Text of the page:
7. Eat beets. Beets are a dense source of nitrates, which improve blood pressure.
  8. Eat nitrates if you hate beets. Yes, it’s not just “natural” beet-borne nitrates that improve blood pressure. Non-organic sodium nitrate—the stuff commonly used to cure bacon—also reduces blood pressure.
  9. Choose your carbs wisely. White rice has negligible amounts of minerals. A white potato has tons of potassium and a decent amount of magnesium.
  10. Address your anxiety. That acute anxiety increases blood pressure acutely is adaptive, reflecting the urgent delivery of blood-borne nutrients and energy to cells around the body to increase readiness in stressful situations. It only becomes a problem when the anxiety grows chronic, when everything puts you on edge. A recent study found that having an anxiety disorder increases the risk of developing hypertension by 4.14.
  11. Drink hibiscus tea, which lowers blood pressure in pre-hypertensives, type 2 diabetics, and Nigerians with mild hypertension. That last one found hibiscus tea to be more effective than diuretic drugs, without the electrolyte imbalance. A recent review of the evidence agrees: hibiscus tea works.
  12. Sleep. Adequate sleep lowers blood pressure. No sleep does the opposite. And when you make a habit of poor sleep, even a good night’s sleep has less of a beneficial effect on your blood pressure.
  13. Meditate (or the equivalent for you). Stress is a major inducer of hypertension. As with anxiety, stress-related hypertension is fleeting and fairly normal. Regular meditation (or, again, one of the equivalents) prevents that stress from developing into a chronic, pathological condition.

Check everything out with your doctor. Show the links and references. If your readings aren’t in a critical range and your doctor will agree to work with you, try this stuff before going on meds.

Let me know how it goes.

If you have any more input on the blood pressure question, share your thoughts down below. If I think there’s enough new information out there, maybe I’ll do a dedicated post on the subject.

Thanks for reading, everyone. Take care.


About the Author

Mark Sisson is the founder of Mark’s Daily Apple, godfather to the Primal food and lifestyle movement, and the New York Times bestselling author of The Keto Reset Diet. His latest book is Keto for Life, where he discusses how he combines the keto diet with a Primal lifestyle for optimal health and longevity. Mark is the author of numerous other books as well, including The Primal Blueprint, which was credited with turbocharging the growth of the primal/paleo movement back in 2009. After spending three decades researching and educating folks on why food is the key component to achieving and maintaining optimal wellness, Mark launched Primal Kitchen, a real-food company that creates Primal/paleo, keto, and Whole30-friendly kitchen staples.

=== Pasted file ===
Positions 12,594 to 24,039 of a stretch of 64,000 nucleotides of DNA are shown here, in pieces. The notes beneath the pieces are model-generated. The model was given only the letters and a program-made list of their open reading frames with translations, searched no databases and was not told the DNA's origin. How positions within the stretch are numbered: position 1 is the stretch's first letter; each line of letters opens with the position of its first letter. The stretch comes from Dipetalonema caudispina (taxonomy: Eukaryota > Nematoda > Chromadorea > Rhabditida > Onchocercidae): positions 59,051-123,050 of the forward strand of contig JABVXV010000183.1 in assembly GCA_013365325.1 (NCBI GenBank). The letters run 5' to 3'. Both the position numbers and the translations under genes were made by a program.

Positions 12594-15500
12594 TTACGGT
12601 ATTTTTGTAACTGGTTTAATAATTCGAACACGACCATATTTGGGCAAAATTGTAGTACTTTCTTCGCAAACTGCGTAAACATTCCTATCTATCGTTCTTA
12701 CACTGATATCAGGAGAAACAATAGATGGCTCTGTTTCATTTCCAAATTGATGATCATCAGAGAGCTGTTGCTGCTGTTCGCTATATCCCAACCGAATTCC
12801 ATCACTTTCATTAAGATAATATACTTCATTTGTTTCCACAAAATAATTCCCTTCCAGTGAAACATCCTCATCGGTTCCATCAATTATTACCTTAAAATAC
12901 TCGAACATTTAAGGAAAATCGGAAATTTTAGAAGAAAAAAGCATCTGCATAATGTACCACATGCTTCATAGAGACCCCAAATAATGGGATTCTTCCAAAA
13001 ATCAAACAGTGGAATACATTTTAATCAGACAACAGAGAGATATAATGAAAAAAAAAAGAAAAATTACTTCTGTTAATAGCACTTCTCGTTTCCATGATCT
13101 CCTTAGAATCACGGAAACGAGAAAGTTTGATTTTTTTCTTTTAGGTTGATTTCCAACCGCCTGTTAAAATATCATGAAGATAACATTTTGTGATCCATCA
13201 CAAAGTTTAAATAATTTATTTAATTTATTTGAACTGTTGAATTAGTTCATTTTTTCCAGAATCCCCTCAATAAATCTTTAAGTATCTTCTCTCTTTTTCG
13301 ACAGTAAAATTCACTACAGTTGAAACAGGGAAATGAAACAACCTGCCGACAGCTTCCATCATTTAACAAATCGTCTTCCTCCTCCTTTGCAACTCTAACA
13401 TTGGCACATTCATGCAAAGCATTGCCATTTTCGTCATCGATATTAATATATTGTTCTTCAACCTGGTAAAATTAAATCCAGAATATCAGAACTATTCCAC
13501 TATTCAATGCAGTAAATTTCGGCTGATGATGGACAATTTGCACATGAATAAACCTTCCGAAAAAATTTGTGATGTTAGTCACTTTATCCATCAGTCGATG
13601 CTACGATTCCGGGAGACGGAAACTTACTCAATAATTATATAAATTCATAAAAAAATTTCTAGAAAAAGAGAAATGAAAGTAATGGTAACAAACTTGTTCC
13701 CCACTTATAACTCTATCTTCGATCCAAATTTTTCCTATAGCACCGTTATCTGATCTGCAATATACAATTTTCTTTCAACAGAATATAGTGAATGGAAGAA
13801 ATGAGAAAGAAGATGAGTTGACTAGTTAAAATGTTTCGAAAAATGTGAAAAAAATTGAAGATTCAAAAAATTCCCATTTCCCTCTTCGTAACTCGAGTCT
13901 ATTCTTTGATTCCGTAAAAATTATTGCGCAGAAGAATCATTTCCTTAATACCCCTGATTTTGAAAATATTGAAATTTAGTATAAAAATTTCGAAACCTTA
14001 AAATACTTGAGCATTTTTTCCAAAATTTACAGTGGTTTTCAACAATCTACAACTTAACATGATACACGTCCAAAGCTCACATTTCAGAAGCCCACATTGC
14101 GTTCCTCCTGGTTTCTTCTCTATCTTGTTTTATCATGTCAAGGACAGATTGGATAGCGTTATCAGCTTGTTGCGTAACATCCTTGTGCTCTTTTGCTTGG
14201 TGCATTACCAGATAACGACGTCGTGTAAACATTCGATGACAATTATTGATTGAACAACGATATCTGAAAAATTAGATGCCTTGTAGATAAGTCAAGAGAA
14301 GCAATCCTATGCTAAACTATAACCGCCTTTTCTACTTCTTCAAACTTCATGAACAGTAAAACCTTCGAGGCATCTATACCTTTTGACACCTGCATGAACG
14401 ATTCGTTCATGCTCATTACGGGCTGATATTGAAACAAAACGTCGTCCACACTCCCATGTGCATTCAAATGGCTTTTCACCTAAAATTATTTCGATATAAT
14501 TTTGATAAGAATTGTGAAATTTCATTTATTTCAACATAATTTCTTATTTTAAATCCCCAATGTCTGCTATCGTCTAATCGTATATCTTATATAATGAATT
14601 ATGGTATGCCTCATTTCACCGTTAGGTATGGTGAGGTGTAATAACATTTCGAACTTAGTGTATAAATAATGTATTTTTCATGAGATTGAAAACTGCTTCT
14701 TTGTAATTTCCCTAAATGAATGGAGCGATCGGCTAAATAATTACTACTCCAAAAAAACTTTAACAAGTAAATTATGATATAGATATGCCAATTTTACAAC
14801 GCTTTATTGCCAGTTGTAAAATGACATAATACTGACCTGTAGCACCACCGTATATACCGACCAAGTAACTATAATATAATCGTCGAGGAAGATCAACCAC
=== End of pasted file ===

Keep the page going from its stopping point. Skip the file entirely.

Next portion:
If you'd like to add an avatar to all of your comments click here!

29 thoughts on “Dear Mark: Hydroponic vs. Regular Vegetables; Lowering Blood Pressure Without Meds”

Leave a Reply

Your email address will not be published. Required fields are marked *

  1. Regarding meds for blood pressure… I would only do that as a last resort. IMO, the idea of artificially lowering blood pressure–which is meant to go up and down according to various situations–is not a very good idea. BP can, in most cases, be normalized through natural means, such as those Mark listed. One I didn’t see on the list is gentle exercise, such as walking every day.

    1. I totally agree! I ditched alcohol and fast most days and my blood pressure went down from 135/80 to ( this morning’s reading ) 109/65. A glass of wine doesn’t seem to do much but I don’t know if it’s the fasting or ditching alcohol or both together. It’s been hovering around 110/65 since I started doing proper fasts 3 weeks ago.

  2. Get checked for underlying causes, i.e. kidney function. And a side effect of uncontrolled high blood pressure can be kidney damage.

  3. Avoid sugar (probably didn’t need to tell this audience but it’s worth mentioning). Sugar is causes high blood pressure all by itself, according to Dr. Yorkin’s book on the subject.

    The main point is that we are in control if we want it.

    1. Dr. Yudkin’s book, Pure White and Deadly, sorry for the misspelling.